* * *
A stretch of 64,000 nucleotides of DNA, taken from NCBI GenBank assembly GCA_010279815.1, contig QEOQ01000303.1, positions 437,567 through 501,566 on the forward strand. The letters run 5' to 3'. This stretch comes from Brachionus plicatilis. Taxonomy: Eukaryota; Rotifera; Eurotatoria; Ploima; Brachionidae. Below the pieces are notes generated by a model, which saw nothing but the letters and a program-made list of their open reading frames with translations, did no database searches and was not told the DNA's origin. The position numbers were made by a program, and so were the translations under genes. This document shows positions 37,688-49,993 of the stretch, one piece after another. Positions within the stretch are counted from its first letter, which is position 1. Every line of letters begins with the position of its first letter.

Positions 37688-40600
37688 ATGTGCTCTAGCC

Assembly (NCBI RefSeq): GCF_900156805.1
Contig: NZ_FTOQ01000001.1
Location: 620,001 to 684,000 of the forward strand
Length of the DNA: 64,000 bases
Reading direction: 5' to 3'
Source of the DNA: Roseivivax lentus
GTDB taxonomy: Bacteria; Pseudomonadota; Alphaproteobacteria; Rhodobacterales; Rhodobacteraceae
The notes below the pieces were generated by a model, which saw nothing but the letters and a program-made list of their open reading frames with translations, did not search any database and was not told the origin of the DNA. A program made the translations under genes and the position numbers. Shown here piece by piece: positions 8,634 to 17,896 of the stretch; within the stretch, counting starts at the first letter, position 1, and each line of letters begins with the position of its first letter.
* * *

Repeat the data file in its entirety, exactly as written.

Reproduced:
A stretch of 64,000 nucleotides of DNA, taken from NCBI GenBank assembly GCA_010279815.1, contig QEOQ01000303.1, positions 437,567 through 501,566 on the forward strand. The letters run 5' to 3'. This stretch comes from Brachionus plicatilis. Taxonomy: Eukaryota; Rotifera; Eurotatoria; Ploima; Brachionidae. Below the pieces are notes generated by a model, which saw nothing but the letters and a program-made list of their open reading frames with translations, did no database searches and was not told the DNA's origin. The position numbers were made by a program, and so were the translations under genes. This document shows positions 37,688-49,993 of the stretch, one piece after another. Positions within the stretch are counted from its first letter, which is position 1. Every line of letters begins with the position of its first letter.

Positions 37688-40600
37688 ATGTGCTCTAGCC

Assembly (NCBI RefSeq): GCF_900156805.1
Contig: NZ_FTOQ01000001.1
Location: 620,001 to 684,000 of the forward strand
Length of the DNA: 64,000 bases
Reading direction: 5' to 3'
Source of the DNA: Roseivivax lentus
GTDB taxonomy: Bacteria; Pseudomonadota; Alphaproteobacteria; Rhodobacterales; Rhodobacteraceae
The notes below the pieces were generated by a model, which saw nothing but the letters and a program-made list of their open reading frames with translations, did not search any database and was not told the origin of the DNA. A program made the translations under genes and the position numbers. Shown here piece by piece: positions 8,634 to 17,896 of the stretch; within the stretch, counting starts at the first letter, position 1, and each line of letters begins with the position of its first letter.